September 16, 2011
After decades of discussion, we have a better understanding of who is underrepresented in study abroad and the barriers keeping them from participating in greater numbers. In the next decades, I hope we look at students who experienced these barriers and found ways to go abroad anyways. These alumni hold the solutions, which may be replicable for others. They showed barriers can be negligible when we focus on the how.
Data on underrepresented groups in study abroad may not be giving the full picture. According to the National Survey on Student Engagement (NSSE, 2010), demographics of U.S. college seniors with mobility disabilities who studied abroad* also fall into one or more of other underrepresented study abroad groups; that is, they tend to be more male, of minority background, first generation students, military veterans, and/or part-time students compared to non-disabled and other disabled study abroad alumni.
This data does not show the reasons for how these particular students are finding a way to go abroad, despite multiple levels of barriers. Whatever they are doing will help us to see how others with mobility disabilities can figure it out too. Did they have access to the GI bill or vocational rehabilitation funds to supplement funding of study abroad? Are they are more used to problem-solving barriers? More qualitative research is needed to find out.
On the flip side, the same NSSE survey shows that learning disabled students are more likely to go abroad than non-disabled or students with other disabilities. This begs the question: What can we learn about why higher percentages of students with learning disabilities are going abroad? And how can that be used to attract ALL students?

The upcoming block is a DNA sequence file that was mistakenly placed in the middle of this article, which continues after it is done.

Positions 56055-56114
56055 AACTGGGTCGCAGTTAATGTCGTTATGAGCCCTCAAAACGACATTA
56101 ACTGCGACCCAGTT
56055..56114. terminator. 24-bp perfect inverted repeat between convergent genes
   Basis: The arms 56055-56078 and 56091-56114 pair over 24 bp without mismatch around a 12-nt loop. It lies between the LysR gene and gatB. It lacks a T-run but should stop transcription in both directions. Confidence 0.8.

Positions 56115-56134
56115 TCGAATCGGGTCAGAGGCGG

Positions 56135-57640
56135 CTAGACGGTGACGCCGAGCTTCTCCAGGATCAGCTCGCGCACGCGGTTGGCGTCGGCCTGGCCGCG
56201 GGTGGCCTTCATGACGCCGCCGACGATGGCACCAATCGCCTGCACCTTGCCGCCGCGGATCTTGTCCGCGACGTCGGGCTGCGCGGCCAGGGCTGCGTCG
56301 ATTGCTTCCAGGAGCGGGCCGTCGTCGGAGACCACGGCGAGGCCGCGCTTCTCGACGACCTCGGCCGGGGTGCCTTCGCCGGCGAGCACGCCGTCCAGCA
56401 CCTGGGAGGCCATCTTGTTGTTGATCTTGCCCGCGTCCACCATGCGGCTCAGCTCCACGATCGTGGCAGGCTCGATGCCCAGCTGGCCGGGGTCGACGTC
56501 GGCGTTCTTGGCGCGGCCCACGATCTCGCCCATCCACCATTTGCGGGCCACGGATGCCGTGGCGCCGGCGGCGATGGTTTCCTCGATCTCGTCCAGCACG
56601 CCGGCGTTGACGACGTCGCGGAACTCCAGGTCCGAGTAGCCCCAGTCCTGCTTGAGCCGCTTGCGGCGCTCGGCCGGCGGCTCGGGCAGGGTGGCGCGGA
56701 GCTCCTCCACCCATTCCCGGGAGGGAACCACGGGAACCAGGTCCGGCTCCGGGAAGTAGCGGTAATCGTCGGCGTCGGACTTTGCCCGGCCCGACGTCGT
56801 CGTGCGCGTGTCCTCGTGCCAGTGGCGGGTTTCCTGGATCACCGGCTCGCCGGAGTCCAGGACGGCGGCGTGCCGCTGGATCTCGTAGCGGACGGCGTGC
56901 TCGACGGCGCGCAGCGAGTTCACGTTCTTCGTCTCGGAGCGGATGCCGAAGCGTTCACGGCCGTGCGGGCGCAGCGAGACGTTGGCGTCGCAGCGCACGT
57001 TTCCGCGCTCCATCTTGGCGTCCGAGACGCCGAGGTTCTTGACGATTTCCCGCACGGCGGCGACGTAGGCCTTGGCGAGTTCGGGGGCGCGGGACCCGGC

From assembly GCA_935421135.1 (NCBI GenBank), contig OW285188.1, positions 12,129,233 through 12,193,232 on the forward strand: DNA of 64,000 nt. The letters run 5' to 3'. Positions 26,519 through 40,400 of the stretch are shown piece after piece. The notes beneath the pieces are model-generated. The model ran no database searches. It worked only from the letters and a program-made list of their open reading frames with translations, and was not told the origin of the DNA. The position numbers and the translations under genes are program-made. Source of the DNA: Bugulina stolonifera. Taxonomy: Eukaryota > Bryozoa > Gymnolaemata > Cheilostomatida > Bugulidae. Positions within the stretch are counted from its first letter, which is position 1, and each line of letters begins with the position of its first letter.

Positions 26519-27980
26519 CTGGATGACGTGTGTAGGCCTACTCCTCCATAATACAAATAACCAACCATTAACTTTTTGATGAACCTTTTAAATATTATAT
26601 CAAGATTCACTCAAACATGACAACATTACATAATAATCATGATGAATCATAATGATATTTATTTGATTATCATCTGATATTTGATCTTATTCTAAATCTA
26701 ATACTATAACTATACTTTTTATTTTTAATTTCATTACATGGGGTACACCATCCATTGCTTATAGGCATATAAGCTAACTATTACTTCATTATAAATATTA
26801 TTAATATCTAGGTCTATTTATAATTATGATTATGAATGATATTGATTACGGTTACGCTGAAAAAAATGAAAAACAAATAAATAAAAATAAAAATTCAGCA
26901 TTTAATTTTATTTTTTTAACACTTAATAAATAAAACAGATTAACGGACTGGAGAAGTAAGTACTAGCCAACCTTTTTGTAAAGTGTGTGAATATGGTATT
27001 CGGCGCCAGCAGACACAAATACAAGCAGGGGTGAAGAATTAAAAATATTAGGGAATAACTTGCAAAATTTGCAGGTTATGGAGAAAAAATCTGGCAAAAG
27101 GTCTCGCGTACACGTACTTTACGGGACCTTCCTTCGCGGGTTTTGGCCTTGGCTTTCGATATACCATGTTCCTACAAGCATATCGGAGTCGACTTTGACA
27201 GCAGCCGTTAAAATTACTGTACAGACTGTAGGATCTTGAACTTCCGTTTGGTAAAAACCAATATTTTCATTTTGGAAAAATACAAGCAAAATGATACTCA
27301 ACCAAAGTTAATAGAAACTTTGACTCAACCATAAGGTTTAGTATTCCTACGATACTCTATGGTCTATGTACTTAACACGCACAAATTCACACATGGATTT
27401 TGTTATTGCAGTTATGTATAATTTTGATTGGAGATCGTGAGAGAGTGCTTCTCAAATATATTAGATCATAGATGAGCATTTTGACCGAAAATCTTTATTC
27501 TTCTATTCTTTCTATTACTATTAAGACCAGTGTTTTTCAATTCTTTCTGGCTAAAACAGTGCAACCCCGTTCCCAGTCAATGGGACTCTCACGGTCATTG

The voices of students with learning disabilities may have something of interest to say to all. If we are listening, perhaps we’d learn motivations for study abroad that we haven’t considered before, such as how study abroad can heighten levels of intellectual curiosity that translate to academic learning.
These bright spots—reasons both underrepresented and well-represented students are choosing or finding a way to study abroad—may be of interest also to the wider student body. Trends start small, and focusing on these bright spots from the voices on the margin may hold the key to expanding interest in study abroad programs for all.
Related Book on Topic: Switch – How to Change Things When Change is Hard
*Based on 153 students, which is smaller numbers of respondents than other disability categories.